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Facebook's political ad policy also blocked LGBT messages

The stricter advertising controls had more unintended consequences.
Jon Fingas, @jonfingas
October 3, 2018
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Facebook's tougher political advertising policy has had more unintended side-effects. The Washington Post has discovered that the social network inadvertently blocked dozens of LGBT-themed ads after its screening system (which includes automated and human moderators) deemed them political. Most didn't contain advocacy or obvious political leanings -- the only common link was a reference to LGBT keywords. When the ad runners complained to Facebook, it responded more than once that mentioning LGBT made it about civil rights and thus a "political topic."

Spokeswoman Devon Kearns said the ads had been "incorrectly labeled" and has removed them from its archive. She stressed that people at Facebook "do not consider" every LGBT ad to be political and claimed that "several" of the ads took political stances.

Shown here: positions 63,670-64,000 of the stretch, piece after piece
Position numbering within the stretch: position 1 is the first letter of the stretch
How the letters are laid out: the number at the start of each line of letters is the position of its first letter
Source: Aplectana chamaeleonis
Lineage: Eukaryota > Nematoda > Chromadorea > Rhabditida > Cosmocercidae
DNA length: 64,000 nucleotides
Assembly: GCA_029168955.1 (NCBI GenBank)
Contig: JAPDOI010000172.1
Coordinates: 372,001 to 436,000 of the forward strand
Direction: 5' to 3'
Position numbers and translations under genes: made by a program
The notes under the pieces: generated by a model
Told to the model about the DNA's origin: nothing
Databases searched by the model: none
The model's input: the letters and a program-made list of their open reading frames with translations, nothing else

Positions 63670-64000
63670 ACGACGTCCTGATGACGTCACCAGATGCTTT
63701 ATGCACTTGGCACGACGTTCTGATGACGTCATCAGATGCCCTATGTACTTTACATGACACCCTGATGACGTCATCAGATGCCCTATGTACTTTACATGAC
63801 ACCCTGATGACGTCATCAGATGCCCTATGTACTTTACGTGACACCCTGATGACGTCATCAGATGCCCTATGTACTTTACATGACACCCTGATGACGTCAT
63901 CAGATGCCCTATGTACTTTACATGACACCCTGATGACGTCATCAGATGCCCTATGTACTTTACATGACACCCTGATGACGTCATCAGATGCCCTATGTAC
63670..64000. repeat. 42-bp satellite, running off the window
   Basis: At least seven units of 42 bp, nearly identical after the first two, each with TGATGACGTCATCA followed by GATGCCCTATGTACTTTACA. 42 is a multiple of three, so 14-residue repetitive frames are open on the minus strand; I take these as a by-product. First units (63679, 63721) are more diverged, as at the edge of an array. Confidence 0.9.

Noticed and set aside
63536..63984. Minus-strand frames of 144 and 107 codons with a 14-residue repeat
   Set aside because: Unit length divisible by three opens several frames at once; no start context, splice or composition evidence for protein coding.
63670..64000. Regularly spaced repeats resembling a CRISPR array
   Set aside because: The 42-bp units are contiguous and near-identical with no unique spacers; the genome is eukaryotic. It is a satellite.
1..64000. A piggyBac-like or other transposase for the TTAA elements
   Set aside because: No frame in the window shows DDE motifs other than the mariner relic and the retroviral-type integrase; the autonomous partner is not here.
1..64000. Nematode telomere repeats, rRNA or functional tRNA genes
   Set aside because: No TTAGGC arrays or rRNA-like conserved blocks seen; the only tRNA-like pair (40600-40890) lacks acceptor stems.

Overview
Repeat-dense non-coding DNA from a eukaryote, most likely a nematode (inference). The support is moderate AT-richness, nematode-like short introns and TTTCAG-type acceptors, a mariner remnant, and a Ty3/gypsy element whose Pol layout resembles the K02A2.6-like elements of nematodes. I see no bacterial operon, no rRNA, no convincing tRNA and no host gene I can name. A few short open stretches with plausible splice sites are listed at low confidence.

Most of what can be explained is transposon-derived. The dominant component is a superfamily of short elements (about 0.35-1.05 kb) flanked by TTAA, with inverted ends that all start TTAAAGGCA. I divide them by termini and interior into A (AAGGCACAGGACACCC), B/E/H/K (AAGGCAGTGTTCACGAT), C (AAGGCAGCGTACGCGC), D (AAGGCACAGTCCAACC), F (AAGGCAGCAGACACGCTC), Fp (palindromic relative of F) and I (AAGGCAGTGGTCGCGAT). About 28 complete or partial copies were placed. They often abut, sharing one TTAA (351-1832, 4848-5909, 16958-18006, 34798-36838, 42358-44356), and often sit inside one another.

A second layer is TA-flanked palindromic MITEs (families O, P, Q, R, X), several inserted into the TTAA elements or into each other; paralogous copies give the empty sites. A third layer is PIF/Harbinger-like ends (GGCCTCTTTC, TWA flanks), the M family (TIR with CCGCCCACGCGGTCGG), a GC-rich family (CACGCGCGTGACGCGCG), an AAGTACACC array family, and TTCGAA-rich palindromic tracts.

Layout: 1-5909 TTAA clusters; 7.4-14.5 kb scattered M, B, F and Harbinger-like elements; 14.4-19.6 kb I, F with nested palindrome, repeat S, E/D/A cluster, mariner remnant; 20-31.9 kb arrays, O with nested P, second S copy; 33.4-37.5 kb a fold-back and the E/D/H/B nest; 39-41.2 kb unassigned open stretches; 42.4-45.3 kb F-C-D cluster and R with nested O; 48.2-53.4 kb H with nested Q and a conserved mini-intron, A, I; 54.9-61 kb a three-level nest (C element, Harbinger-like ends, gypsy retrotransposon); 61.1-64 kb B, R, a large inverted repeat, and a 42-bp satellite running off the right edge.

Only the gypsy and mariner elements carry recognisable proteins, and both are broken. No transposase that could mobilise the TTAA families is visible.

Advertisers can get around the policy by registering with Facebook and disclosing their funding. That requires providing personal information (such as a Social Security Number), however, and would be arbitrary for organizations that only want to support the LGBT community. The disclosure around the political ad policy is confusing, to boot. Some organizations weren't aware that they could register, and the policy makes no mention of LGBT subjects requiring registration. How are you supposed to stay on the right side of the policy if you don't know what constitutes a violation?

Facebook is known for its LGBT-friendly approach on a number of issues. However, this suggests that it hasn't yet struck a balance with its political ad policy. It's determined to prevent a repeat of the foreign manipulation that clouded the 2016 US presidential election, but its caution is leading it to treat certain hot button issues as inherently political even if the ads themselves aren't. That, in turn, is having a chilling effect by limiting the reach of ads, forcing changes in language or discouraging advertisers from running campaigns in the first place.

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